After blood is drawn, pressure is applied (with cotton or gauze) to the puncture site. You may be given a snack or some orange juice after the oral glucose tolerance test. ou may resume your normal diet, activities, and any medications withheld before the test.
Blood may collect and clot under the skin (hematoma) at the puncture site; this is harmless and will resolve on its own. For a large hematoma that causes swelling and discomfort, apply ice initially; after 24 hours, use warm, moist compresses.
Risks and Complications of Glucose Tests
- The fasting, postprandial, and HbA1c tests are associated with no risks.
- You may experience symptoms of hypoglycemia (weakness, restlessness, hunger, sweating, nervousness) during the oral glucose tolerance test. Tell your doctor immediately if this happens. If these symptoms persist, you will be given orange juice, and the test will be discontinued.
- Slight risks associated with having blood drawn include excessive bleeding, fainting or feeling light-headed, hematoma (blood accumulating under the skin causing a bruise or lump) and infection.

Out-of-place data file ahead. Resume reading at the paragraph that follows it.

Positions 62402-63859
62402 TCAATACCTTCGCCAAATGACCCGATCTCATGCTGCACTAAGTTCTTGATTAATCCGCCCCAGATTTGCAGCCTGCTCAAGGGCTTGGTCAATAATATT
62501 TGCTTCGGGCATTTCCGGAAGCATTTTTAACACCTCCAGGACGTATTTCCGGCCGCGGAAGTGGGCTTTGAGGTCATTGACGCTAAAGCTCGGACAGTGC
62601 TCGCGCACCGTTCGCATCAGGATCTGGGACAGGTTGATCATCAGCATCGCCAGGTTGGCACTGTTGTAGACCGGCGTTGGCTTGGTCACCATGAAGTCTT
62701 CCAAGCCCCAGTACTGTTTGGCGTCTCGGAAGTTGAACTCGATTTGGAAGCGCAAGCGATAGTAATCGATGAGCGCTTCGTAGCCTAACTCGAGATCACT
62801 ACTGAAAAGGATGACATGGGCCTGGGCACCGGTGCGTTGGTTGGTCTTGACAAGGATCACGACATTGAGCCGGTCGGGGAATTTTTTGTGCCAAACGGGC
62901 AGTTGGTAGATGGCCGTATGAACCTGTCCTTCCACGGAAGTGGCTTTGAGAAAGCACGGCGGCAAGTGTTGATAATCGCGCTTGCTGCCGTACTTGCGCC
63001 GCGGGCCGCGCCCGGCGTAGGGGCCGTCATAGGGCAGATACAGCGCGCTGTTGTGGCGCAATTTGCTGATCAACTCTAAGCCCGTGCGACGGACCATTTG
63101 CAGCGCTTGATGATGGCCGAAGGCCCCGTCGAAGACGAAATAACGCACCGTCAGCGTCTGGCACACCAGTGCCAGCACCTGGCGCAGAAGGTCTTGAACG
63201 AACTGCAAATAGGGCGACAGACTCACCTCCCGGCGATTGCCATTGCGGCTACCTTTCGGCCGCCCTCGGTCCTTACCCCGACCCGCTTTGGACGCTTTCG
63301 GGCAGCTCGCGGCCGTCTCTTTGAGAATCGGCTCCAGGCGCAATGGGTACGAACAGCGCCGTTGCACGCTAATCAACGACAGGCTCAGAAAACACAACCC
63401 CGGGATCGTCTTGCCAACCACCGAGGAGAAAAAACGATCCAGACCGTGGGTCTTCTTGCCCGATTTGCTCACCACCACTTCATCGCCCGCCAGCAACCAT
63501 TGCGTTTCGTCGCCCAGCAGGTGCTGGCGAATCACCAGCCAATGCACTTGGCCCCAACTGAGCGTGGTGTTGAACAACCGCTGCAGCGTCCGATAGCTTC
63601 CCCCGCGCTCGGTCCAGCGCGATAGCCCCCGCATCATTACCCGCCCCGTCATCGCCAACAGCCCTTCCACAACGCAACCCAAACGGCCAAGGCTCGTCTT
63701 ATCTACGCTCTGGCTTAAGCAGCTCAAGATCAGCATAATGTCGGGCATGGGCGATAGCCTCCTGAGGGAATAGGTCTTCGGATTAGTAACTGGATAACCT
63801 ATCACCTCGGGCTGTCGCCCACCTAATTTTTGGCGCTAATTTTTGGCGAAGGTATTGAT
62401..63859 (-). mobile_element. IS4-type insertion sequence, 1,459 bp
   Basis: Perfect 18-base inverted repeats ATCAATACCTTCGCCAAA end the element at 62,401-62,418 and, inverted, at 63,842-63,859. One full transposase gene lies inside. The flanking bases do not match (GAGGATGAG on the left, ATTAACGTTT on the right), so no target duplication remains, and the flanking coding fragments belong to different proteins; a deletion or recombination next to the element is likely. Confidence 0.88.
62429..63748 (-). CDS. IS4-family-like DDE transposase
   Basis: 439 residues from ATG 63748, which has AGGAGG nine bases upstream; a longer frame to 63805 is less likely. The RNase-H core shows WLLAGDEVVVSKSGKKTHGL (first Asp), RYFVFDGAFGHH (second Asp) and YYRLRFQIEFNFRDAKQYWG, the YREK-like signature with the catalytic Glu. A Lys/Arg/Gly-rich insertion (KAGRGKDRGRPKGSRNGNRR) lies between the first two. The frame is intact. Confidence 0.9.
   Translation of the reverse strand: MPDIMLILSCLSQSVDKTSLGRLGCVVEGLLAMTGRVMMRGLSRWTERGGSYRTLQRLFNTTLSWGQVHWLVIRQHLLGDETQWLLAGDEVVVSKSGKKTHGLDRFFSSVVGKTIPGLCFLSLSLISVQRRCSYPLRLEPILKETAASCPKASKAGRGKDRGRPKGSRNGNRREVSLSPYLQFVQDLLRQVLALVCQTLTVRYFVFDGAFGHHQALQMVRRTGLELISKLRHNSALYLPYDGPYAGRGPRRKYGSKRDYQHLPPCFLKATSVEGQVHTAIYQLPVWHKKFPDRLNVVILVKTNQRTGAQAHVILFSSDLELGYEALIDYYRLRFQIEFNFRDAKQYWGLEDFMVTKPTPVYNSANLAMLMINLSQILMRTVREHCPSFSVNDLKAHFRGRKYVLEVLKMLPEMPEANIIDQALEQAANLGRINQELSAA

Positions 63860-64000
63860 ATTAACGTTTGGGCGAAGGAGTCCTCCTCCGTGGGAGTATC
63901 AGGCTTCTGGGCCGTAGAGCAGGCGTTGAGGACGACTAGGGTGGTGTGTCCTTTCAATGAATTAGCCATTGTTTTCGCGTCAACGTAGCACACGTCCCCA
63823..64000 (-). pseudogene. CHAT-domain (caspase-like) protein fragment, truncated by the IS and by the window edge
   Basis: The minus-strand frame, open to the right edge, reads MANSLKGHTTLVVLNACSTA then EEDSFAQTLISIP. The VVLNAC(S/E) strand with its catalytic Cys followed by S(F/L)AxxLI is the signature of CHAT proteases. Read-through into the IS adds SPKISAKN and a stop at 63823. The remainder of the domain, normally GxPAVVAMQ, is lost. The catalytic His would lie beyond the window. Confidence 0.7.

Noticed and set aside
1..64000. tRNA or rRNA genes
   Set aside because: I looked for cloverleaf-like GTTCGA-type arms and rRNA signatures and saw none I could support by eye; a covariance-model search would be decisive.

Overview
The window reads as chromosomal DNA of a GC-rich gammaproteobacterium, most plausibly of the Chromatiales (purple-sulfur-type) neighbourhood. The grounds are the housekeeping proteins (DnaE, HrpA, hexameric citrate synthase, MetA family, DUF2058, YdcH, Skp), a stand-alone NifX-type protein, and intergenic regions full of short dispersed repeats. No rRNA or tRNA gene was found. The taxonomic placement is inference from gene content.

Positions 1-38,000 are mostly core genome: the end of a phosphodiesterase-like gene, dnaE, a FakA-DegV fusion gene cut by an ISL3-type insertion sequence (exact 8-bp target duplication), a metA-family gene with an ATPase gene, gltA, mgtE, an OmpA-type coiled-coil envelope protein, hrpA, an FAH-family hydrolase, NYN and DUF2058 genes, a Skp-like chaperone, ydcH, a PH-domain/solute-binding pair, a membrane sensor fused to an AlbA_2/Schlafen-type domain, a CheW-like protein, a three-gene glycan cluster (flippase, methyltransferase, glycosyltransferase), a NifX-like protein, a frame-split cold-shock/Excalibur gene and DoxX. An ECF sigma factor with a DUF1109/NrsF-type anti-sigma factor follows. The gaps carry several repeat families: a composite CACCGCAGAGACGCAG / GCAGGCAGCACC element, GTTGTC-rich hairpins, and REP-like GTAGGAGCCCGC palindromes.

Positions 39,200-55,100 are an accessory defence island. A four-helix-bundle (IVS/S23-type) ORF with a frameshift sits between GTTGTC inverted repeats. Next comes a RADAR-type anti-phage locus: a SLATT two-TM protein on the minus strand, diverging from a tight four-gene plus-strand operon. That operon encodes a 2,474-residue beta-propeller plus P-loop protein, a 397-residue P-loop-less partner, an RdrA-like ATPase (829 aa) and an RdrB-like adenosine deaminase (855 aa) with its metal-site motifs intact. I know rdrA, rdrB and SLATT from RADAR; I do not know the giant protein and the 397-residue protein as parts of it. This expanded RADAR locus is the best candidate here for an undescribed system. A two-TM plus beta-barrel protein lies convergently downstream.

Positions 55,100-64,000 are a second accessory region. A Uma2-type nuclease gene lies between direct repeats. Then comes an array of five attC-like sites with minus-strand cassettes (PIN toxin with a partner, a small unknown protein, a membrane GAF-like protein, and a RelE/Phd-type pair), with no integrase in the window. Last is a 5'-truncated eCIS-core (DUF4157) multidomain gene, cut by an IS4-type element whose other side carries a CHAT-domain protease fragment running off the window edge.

Results of Glucose Tests
- Chemical tests are performed on the blood and urine samples to measure the level of glucose. These results and the presence of risk factors for diabetes will help your doctor in making a diagnosis.
- If you test positive for diabetes, the condition can be treated with dietary measures, exercise, and, if necessary, oral glucose-lowering medications or insulin injections.
The Johns Hopkins Consumer Guide to Medical Tests
Simeon Margolis, M.D., Ph.D., Medical Editor
Updated by Remedy Health Media